Australian culture

The Australian Culture

The Australian culture is strongly influenced by United States, British and European cultures. Here is a lighthearted insight into the Aussie mindset – The Australian Culture Test.

Australia has one of the most fascinating cultures in the world. The reason for this is Australia’s unique history and geographic location. Another fascinating addition to the Australian culture has been the diverse sampling of immigration that has occurred from Polynesia and Southeast Asia throughout history. For this reason, it is absolutely valuable to both travel to and live in Australia for a time. Throughout this experience, you will get the opportunity to witness many fascinating events for yourself. Consider the following discussion when contemplating entertaining ways to learn about the culture and practices of Australia.

The 10 Most Common Customs that Australian Have

Australians surely are entertaining regardless of where they are travelling around the globe. Part of the reason for this is that they have very unique customs to their country and culture that help shape their Aussie character. Here are ten examples of their most entertaining customs:

  • Travelling Outside Their Home Country: This one is particularly entertaining because, having travelled a great deal, there are always Australians everywhere. Upon meeting Australians, one will realise that they have not seen their own extensively but have seen many of the famous monuments around the globe. They are known for taking one to two-year gap holiday years and seeing the globe.
  • Playing the Pokies: Pokies is short for poker or slot machines that can be found at casinos in Australia.
  • Following Swimming Competitions Religiously: Australians are very active people; however, they have an intense amount of respect for swimmers. If an Aussie wins a Gold Medal in swimming, they will be a national hero for life.
  • Eating Seafood on Christmas Day: Since Australia has so many picturesque views near the ocean, it is no surprise that they have considered eating seafood on Christmas Day. In fact, this has become quite a common cultural practice across the board.
  • Always Saying, “How’s it going?”: Instead of saying, “Hello,” it is quite common for an Australian to ask: “How’s it going?” What is important to realise is that they don’t actually want to know how you are doing. They merely want to break the ice of the conversation.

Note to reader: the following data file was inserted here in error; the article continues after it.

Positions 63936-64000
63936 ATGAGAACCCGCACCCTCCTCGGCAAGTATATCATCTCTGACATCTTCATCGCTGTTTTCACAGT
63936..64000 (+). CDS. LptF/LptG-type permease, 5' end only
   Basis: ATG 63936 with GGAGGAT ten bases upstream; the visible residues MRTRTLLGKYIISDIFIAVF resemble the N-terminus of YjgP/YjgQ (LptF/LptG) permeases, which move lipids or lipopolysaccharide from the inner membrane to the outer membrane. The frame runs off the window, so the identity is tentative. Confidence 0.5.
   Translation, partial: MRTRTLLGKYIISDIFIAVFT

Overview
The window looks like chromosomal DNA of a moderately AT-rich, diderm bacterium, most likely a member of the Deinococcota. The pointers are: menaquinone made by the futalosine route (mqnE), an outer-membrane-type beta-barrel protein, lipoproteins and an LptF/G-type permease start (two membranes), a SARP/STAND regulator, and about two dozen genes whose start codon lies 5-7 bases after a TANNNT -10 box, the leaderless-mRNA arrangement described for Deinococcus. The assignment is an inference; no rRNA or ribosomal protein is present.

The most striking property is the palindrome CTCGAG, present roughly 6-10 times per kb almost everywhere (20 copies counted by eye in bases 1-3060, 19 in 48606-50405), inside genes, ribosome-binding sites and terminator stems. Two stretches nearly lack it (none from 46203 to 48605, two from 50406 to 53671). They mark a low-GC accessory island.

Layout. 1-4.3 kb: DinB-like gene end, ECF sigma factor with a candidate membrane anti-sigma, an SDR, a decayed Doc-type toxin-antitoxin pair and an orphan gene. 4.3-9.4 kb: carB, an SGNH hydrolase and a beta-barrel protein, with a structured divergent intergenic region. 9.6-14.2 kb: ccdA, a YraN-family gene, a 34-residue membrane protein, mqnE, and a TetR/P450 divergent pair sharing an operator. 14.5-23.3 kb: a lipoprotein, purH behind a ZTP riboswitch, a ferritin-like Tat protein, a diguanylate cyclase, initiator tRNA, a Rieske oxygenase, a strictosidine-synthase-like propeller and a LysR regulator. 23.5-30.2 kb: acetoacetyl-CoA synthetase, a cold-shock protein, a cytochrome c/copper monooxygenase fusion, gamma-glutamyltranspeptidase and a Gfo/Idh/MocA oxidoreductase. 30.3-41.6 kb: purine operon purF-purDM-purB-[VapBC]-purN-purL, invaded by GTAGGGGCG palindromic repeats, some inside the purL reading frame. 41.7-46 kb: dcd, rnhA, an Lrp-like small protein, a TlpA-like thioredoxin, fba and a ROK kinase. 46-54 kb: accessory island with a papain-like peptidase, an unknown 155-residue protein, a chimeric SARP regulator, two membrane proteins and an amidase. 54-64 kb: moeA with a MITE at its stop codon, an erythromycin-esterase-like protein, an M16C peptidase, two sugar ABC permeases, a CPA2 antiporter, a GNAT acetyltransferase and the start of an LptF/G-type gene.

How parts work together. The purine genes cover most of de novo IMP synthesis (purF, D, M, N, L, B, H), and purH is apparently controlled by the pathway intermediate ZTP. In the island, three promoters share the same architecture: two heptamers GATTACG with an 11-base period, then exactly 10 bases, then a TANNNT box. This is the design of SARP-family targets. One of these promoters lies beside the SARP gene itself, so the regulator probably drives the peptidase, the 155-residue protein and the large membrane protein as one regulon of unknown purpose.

• Dressing Elegantly for the Horse Races: Since Australia is culturally tied to England, the tradition of the upper class dressing well for the horse races still exists in Australia. At these events, it is possible to see the high members of society wearing traditional dresses and hats to show their status.
  • Taking a Day off for the Queen’s Birthday: Even though the British do not take a day off for the Queen’s Birthday, the Australians still do. It is perhaps due to one of those strange traditions still in existence from the colonial era; however, the Australians are surely not objecting to its place in their culture and customs.
  • Watching Footy: Australians refer to Australian Rules Football or Rugby League, depending on region, when discussing footy. When visiting Australia, do not be surprised about this; merely enjoy the match.
  • Shortening Words Daily: Australians are notorious for shortening words and having their own slang. It is quite difficult for other native speakers to understand what they say many times. Part of this is due to their geographic isolation, and the other is due to their custom of shortening words. Some examples are “sunnies” for sunglasses and “boardies” for Board shorts (Long shorts so you don’t rub your legs when paddling ).
  • Cursing the Rain: A running joke in Australia is that Sydney gets more rain than London. For this reason, when it rains in Sydney, Australians curse the rain in London in an effort to continue the sparring match between themselves and their colonial predecessors.

Special Holidays

Australia has similar holidays as many Western countries including Christmas, Easter, Boxing Day, and New Year’s Day; however, they have developed many celebrations of their own throughout the years. Here are some of Australia’s unique holidays: